This image is from the event listing for “Bonnets: How Ladies of Good Breeding are Induced to Murder,” distributed by the School of Music, Theater & Dance.

“God rest her soul,” said Prudence, a young Victorian woman, while reflecting on her dead mother. Unbeknownst to her, she was about to commit some murders of her own.

The School of Music, Theatre & Dance’s latest production “Bonnets: How Ladies of Good Breeding Are Induced to Murder,” directed by Priscilla Lindsay, played on the weekend of Feb. 17. It is an absurd and exciting delve into female rage across history.

“Bonnetsfollows three separate stories set in 17th and 19th century England, France and Salem, Mass. The show is narrated by Music, Theatre & Dance sophomore Sophia Lane as God, who takes the audience through the different scenes.

The first story is set in 17th-century France and weaves a tale of sexually unsatisfied Claire and her murderous sister-in-law Valerie. Claire begs Valerie to let her spend the night with the man with whom she is currently entangled and Valerie agrees under the condition that she carries out her plan to poison him afterward.

The second scene is two centuries later in Victorian-era England. Here, the protagonist is Music, Theatre & Dance freshman Tessie Morales’s Webster, who plays a servant to a wicked mistress Wolcott. The scene also features a breakout performance delivered by Music, Theatre & Dance junior Grace Lutenske, who presents a delightfully devious channeling of the evil stepmother archetype and steals the show in her scenes. Music, Theatre & Dance freshman Audrey Andrews rounds out the cast as Wolcott’s daughter Georgette — Webster’s unrequited love. Andrews’s performance depicts a young woman who is sheltered and fed up with her overbearing mother: She wants to experience the world through a more positive lens than Wolcott.

Witch trial era–Salem provides the setting of our third scene and it follows puritan sisters Prudence and Fortitude (Music, Theatre & Dance freshmen Kaylin Gines and Sophia Karaz, respectively) as they weigh opposite opinions on “immoral” activities. Prudence finds herself in love with a married man named Daniel and decides that the only way to get what she wants is to frame his wife as a witch. Gines’s Prudence is a motivated young woman who knows what she wants and is willing to do whatever it takes to get it.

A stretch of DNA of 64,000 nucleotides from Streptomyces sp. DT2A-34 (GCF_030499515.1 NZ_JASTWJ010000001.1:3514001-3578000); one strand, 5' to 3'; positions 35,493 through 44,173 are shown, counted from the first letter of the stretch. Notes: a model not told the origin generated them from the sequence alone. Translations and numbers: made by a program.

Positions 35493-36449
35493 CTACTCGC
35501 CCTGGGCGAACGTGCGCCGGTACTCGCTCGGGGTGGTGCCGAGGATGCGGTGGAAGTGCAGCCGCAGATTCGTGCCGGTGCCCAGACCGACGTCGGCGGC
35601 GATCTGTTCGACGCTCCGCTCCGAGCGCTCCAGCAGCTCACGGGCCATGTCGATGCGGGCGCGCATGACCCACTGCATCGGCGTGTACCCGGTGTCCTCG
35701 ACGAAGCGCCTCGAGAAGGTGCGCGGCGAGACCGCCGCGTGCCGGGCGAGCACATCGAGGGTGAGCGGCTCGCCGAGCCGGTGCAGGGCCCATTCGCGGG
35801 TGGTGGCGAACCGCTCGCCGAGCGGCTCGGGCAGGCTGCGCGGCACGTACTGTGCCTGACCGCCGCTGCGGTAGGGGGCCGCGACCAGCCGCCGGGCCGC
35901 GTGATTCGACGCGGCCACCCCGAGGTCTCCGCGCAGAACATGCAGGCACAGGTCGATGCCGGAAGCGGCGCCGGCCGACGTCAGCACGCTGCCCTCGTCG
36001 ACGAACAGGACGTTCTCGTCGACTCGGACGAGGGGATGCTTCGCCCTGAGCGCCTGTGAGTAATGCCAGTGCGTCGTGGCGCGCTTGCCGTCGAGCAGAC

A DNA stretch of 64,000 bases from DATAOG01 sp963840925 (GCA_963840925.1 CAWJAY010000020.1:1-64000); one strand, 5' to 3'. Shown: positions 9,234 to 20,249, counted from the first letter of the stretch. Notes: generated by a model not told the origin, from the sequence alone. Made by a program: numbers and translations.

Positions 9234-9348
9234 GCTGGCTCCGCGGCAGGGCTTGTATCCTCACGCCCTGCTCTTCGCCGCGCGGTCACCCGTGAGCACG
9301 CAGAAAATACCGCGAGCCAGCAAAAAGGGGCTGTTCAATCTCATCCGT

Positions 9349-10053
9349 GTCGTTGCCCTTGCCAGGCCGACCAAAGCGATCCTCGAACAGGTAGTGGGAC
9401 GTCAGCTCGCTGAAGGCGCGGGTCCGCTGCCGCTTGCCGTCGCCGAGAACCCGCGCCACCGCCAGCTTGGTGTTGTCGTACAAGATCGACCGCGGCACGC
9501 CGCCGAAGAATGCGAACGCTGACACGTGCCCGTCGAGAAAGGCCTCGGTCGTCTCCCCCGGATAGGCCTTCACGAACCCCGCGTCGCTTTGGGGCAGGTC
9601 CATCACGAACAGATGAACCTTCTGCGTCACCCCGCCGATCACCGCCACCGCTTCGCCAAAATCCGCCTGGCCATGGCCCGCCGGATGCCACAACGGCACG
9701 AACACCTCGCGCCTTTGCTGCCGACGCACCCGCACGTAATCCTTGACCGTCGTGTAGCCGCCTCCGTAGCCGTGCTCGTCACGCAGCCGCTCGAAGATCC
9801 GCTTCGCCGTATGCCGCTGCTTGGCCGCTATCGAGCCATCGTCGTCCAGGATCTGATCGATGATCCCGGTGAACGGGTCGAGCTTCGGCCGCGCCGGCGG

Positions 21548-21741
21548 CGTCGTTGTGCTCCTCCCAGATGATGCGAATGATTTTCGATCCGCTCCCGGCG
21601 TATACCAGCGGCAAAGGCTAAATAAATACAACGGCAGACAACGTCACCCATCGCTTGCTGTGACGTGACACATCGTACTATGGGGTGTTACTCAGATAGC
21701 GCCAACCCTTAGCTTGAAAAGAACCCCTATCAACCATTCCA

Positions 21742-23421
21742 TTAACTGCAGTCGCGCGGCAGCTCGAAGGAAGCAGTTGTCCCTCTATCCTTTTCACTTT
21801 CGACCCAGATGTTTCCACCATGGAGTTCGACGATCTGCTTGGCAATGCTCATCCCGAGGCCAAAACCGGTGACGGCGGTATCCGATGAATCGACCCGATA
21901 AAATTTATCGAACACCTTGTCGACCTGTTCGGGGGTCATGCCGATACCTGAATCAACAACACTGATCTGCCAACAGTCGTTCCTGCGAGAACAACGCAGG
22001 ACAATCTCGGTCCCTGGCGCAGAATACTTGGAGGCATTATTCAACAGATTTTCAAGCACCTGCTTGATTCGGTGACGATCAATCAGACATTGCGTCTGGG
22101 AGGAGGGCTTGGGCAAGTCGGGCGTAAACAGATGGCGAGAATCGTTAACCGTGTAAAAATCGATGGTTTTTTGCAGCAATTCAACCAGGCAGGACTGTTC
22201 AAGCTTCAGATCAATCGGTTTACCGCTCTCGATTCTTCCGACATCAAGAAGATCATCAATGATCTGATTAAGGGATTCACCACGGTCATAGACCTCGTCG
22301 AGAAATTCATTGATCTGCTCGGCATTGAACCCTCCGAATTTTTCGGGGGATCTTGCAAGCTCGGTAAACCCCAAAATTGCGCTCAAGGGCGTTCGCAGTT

“Bonnets” takes an unusual approach to having multiple settings, opting to throw caution to the wind with the space-time continuum. As the show progresses, the rules of time and space get increasingly questionable as characters move fluidly between the three scenes. Playwright Jen Silverman pulls off this unorthodox story structure with a witty and engaging script that holds the audience’s attention from beginning to end.

Music, Theatre & Dance senior Laurence Vance served as the scene designer and set up the stage in such a way that each scene is enclosed in a crooked picture frame. Vance’s set design immediately jumps out to the audience, the frames working well to guide the different scenes and the way that they interact, allowing characters to clearly move between settings. Vance works in excellent conjunction with Mallory Edgell, Music, Theatre & Dance senior and costume designer, whose costume design fits the time period and adjusts with the characters. All of the characters begin the show costumed in era-appropriate white and beige colored costumes, but as characters kill or get killed they change into starkly distinct, fully red costumes.

The show concludes with murders coming to fruition in expected and unexpected ways; the grand finale is a reprise of the opening number, “chop chop,” in which each character mimes a murder.

Bonnets weaves a tale of powerful women who are sick of the world that they live in and who show what can happen when people are pushed to their limits. The whole cast and crew seamlessly mold into this world and leave the audience wanting more.

Daily Arts Contributor Will Castle can be reached at